This article was published in Solar Physics and is accessible as a preprint in arXiv.
by Meetu Verma on January 31, 2018
Combining high-resolution spectropolarimetric and imaging data is key to understanding the decay process of sunspots as it allows us scrutinizing the velocity and magnetic fields of sunspots and their surroundings. Active region NOAA 12597 was observed on 24/09/2016 with the 1.5-m GREGOR solar telescope using high-spatial resolution imaging (HiFI) as well as imaging spectroscopy (GFPI) and near-infrared (NIR) spectropolarimetry (GRIS). Horizontal proper motions were estimated with LCT, whereas LOS velocities were computed with spectral line fitting methods. The magnetic field properties were inferred with the SIR code for the Si I and Ca I NIR lines. At the time of the GREGOR observations, the leading sunspot had two light-bridges indicating the onset of its decay. One of the light-bridges disappeared, and an elongated, dark umbral core at its edge appeared in a decaying penumbral sector facing the newly emerging flux. The flow and magnetic field properties of this penumbral sector exhibited weak Evershed flow, moat flow, and horizontal magnetic field. The penumbral gap adjacent to the elongated umbral core and the penumbra in that penumbral sector displayed LOS velocities similar to granulation. The separating polarities of a new flux system interacted with the leading and central part of the already established active region. As a consequence, the leading spot rotated 55-degree in clockwise direction over 12 hours. In the high-resolution observations of a decaying sunspot, the penumbral filaments facing flux emergence site contained a darkened area resembling an umbral core filled with umbral dots. This umbral core had velocity and magnetic field properties similar to the sunspot umbra. This implies that the horizontal magnetic fields in the decaying penumbra became vertical as observed in flare-induced rapid penumbral decay, but on a very different time-scale.
The article was published in arXiv and in Astronomy & Astrophysics as a forthcoming article.
by Carsten Denker on January 20, 2018
The German-Czech research collaboration »Quiet-Sun Magnetic Fields and Newly Emerging Flux – Dynamics, Energetics, and Upper Atmospheric Response« started on 2018 January 1 (PIs: Carsten Denker and Michal Sobotka, co-Is: Horst Balthasar, Petr Heinzel, Jan Jurčák, Christoph Kuckein, Michal Švanda, and Meetu Verma). This research project is jointly funded by the Deutsche Forschungsgemeinschaft (DFG, German Research Foundation) and the Czech Science Foundation (GACR).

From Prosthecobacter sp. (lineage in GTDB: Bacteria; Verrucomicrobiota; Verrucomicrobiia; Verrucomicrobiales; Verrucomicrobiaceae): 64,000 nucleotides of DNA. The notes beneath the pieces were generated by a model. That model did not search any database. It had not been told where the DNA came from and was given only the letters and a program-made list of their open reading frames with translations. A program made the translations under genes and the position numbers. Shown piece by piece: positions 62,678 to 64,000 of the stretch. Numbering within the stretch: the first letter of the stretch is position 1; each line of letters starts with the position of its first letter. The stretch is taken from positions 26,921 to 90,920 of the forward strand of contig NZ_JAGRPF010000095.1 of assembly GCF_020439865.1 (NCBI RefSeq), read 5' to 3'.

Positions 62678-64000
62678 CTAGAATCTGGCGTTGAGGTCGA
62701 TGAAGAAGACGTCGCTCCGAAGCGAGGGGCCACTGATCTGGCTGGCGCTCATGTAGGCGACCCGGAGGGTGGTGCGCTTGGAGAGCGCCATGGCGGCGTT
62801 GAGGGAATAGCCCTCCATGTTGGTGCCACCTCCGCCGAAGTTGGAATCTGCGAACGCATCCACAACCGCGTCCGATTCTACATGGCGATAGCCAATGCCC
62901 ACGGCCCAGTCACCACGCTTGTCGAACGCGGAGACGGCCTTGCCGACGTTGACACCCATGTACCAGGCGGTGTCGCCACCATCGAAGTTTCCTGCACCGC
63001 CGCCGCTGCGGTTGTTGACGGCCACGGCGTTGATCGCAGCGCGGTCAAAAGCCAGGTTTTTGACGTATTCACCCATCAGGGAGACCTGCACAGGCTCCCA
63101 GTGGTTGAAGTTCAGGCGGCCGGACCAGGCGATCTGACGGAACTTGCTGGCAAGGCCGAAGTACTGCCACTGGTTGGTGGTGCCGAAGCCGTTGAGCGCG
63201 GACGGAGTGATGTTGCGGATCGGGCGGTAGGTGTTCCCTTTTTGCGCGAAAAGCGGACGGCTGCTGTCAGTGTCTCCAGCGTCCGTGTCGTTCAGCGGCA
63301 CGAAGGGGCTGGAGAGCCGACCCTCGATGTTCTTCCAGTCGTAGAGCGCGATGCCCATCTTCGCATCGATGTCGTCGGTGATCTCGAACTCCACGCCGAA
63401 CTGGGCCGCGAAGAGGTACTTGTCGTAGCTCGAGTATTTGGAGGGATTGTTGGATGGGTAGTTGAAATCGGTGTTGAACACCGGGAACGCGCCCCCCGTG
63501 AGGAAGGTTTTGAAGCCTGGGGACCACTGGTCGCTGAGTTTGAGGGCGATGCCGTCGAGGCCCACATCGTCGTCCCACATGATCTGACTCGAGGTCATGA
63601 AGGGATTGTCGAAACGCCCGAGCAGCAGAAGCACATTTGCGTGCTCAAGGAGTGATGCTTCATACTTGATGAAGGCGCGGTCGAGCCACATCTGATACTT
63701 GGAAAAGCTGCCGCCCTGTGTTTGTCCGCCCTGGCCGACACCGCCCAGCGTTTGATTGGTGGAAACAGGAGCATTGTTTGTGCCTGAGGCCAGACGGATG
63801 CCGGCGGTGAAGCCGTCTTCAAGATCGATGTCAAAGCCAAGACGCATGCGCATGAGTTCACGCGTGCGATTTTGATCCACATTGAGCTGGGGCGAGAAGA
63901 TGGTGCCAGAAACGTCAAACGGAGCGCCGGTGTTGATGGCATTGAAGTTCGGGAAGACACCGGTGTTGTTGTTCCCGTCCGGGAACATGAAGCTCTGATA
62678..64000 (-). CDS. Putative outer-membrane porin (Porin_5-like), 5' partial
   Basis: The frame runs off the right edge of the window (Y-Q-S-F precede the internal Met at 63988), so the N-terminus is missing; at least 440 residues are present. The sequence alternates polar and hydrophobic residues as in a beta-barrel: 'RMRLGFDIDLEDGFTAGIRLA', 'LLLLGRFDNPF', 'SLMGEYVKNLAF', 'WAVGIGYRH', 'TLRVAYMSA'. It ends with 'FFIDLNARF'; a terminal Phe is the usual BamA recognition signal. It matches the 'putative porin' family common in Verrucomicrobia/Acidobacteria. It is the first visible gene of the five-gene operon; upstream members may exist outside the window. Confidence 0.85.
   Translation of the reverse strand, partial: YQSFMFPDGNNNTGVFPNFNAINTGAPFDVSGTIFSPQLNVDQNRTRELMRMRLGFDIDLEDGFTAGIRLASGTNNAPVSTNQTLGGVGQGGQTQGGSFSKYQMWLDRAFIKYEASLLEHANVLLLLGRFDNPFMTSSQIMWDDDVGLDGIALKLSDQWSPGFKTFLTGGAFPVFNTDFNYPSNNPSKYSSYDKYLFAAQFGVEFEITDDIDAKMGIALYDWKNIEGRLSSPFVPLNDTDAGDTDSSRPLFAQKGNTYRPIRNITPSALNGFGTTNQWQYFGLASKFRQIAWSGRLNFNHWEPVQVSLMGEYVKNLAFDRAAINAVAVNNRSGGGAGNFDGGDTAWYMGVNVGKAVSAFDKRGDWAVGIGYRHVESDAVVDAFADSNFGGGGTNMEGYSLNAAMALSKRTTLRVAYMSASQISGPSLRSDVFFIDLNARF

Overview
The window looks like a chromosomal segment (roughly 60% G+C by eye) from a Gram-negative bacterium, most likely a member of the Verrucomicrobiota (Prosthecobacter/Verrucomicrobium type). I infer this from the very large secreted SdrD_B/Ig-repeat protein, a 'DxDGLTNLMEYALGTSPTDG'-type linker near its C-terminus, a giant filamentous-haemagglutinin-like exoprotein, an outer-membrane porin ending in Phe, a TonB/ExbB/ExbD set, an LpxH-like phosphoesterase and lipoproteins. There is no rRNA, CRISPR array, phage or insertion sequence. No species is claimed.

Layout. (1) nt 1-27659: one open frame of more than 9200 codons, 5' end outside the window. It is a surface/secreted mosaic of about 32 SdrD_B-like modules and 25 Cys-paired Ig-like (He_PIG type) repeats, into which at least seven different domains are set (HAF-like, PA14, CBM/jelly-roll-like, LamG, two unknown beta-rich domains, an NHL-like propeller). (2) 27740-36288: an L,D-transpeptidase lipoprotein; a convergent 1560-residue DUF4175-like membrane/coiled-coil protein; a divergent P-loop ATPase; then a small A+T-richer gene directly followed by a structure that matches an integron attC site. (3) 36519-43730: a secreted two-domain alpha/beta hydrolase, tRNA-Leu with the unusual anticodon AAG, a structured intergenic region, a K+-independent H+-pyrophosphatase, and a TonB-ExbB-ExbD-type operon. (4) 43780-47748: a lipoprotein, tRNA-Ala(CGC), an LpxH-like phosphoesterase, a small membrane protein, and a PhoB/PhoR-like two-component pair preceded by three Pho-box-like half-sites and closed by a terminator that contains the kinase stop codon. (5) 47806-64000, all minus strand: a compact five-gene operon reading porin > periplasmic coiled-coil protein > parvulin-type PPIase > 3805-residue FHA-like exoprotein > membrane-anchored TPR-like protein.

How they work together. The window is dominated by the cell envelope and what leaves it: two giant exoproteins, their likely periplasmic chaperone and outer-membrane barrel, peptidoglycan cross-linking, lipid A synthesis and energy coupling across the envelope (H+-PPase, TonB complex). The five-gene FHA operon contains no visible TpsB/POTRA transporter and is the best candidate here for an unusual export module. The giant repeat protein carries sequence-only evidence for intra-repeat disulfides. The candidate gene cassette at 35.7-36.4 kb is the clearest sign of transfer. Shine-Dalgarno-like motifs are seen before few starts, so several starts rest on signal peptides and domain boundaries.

Project Summary. Exploring the complex tension and intricate relationship between the ubiquitous quiet-Sun magnetic fields and newly emerging flux motivates this German-Czech research cooperation. The Leibniz Institute for Astrophysics Potsdam (AIP) and the Astronomical Institute – Academy of Sciences of the Czech Republic (ASU) propose to jointly investigate small-scale photospheric and chromospheric magnetic fields. Newly emerging flux regions (EFRs) exhibit photospheric signatures affecting the regular granulation pattern, creating micro-pores and pores, and eventually leading to larger, more complex structures like active regions including groups of pores and sunspots. The chromospheric response to emerging flux are field-aligned dark structures containing cool plasma. These arch filament systems (AFSs) are seen prominently in the strong chromospheric absorption line Hα and in the near-infrared (NIR) He I triplet at 1083.0 nm. A rising system of Ω-loops best describes the observed properties of EFRs and AFSs but only provides an illustration of the flux emergence process rather than a full description of the underlying physics. Therefore, we will trace newly emerging flux from the photosphere, over chromosphere and transition region, to the corona, derive its three-dimensional magnetic field topology, evaluate the stability of the magnetic field configuration, and examine energy input and balance in various atmospheric layers. We will investigate how (magneto)acoustic chromospheric waves and small-scale magnetic reconnection contribute to the energy input of the corona. The general theme of the proposed project is the fundamental solar process of the interaction between plasma motions and magnetic fields. Our investigation is founded in imaging and NIR spectropolarimetry with the GREGOR solar telescope, combining high-resolution ground-based observations with magnetic field and extreme ultraviolet data from space missions. The 1.5-meter GREGOR telescope is Europe’s largest solar telescope and a premier facility for high-resolution solar physics. The proposed research project will significantly contribute to definition of science cases, design of observing campaign, evaluation of data reduction and analysis methods, and preparation of researchers for the next generation of large-aperture solar telescopes like the U.S. American Daniel K. Inouye Solar Telescope (DKIST) and the European Solar Telescope (EST).